Cabinet is inviting the public to weigh in with opinions on the relationship the Cayman Islands has with the United Kingdom.
The Cabinet Office announced Friday it had set up a website to invite public comment on Cayman’s relationship as a British Overseas Territory with the UK, as part of an ongoing public consultation exercise.
The United Kingdom is reviewing its relationship with its overseas territories and aims to release a white paper next year outlining a new strategy in dealing with them. It released an earlier white paper on the subject in 1999.
“I urge every member of the public to take this opportunity the UK has provided and speak up. Do visit the webpage and learn for yourselves what the UK is proposing with the new White Paper 2012. It will define the relationship with each of the overseas territories since one size cannot fit all,” said Premier McKeeva Bush.
Mr. Bush will deliver the input received from the public as part of a position paper he will present at the Overseas Territories Consultative Council meeting in London in late November.
The night before the announcement was made, Premier Bush told members of the Constitution Commission at a public meeting in West Bay that independence for Cayman was an “inevitable step” and urged the commission to make educating the public about the pros and cons of independence a priority in its work.
He cautioned he was not calling for independence, but instead wanted the commission to fulfil its role to let people know the consequences of an independent Cayman.
The Constitutional Commission has drawn up a research paper on people-initiated referendums and is also inviting public comment on the subject.
Commission member Julene Banks said Cayman was the only a British Overseas Territory with a constitution allowing a referendum to be initiated by the people on matters of national importance. The only mandatory referendum mentioned in the constitution is one concerning independence for the Cayman Islands, a referendum that could be brought by elected members of government.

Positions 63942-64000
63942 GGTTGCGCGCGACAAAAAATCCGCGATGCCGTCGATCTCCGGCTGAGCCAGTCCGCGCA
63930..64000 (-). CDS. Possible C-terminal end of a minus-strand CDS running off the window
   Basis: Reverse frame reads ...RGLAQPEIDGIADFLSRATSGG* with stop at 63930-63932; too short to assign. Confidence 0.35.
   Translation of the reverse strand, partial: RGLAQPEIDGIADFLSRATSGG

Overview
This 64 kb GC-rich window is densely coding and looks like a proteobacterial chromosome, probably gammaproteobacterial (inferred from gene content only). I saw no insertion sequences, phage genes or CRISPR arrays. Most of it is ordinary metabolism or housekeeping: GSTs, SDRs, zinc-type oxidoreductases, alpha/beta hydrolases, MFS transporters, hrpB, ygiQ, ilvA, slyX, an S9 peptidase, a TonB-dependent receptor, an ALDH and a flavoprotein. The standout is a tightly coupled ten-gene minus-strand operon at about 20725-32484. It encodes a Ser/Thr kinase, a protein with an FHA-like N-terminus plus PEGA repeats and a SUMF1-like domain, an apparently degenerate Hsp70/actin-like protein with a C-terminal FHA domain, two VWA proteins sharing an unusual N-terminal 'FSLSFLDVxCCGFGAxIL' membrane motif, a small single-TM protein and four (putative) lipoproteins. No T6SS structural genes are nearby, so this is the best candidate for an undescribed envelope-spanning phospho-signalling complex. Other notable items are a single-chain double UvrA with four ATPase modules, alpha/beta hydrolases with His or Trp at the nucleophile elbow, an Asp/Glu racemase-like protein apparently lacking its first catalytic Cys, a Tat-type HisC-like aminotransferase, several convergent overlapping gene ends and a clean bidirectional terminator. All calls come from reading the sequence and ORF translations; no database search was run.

Prior to the new constitution being implemented in 2009, only the majority of elected members of government could initiate a referendum.
Ms Banks said the Constitutional Commission was in the process of drawing up a paper on self-determination options. Mr. Bush said the original intent in setting up a Constitutional Commission was it would “not [be] in the hands of the governor, but in the hands of the elected officials, that could and would be able to push and educate and probably agitate for the time when we would need to get closer to having an independent Cayman Islands”.
He asked commission members at the meeting, Ms Banks and Wil Pineau, “to pay closer attention to the education, the pros and the cons of an independent Cayman Islands, whether it is 15 or 20 or 30 years from now. At least, our children needs to know what it entails and … I do believe they are not going to be as tolerant as we have been to the administering powers.”
He said the UK had already stated if Cayman wanted to become independent, it would allow it. He said the “goal posts have shifted” and perhaps there were now more safeguards as, in the past, the arrangement was that if a party won an election on the platform of independence, the UK government would allow independence, but now, under the new constitution, a referendum was needed.
Mr. Pineau responded that one of the Constitutional Commission’s next projects would be to determine “if people supported any of the options for advancement [and] what would it really mean in terms of economic consequences, diplomatic consequences, political consequences, the governance structure, the citizenship, the relationship with the developed countries beyond the United Kingdom, the European Union and our trading partners”.
“We want to educate people to ensure that whatever step the public decides to take, they have all the information in front of them so that when that vote is taken, people understand what they are getting into,” he said.
The Cabinet Office website outlines a series of six questions for which the UK is seeking responses, which members of the public can respond to online at www.cabinetoffice.gov.ky.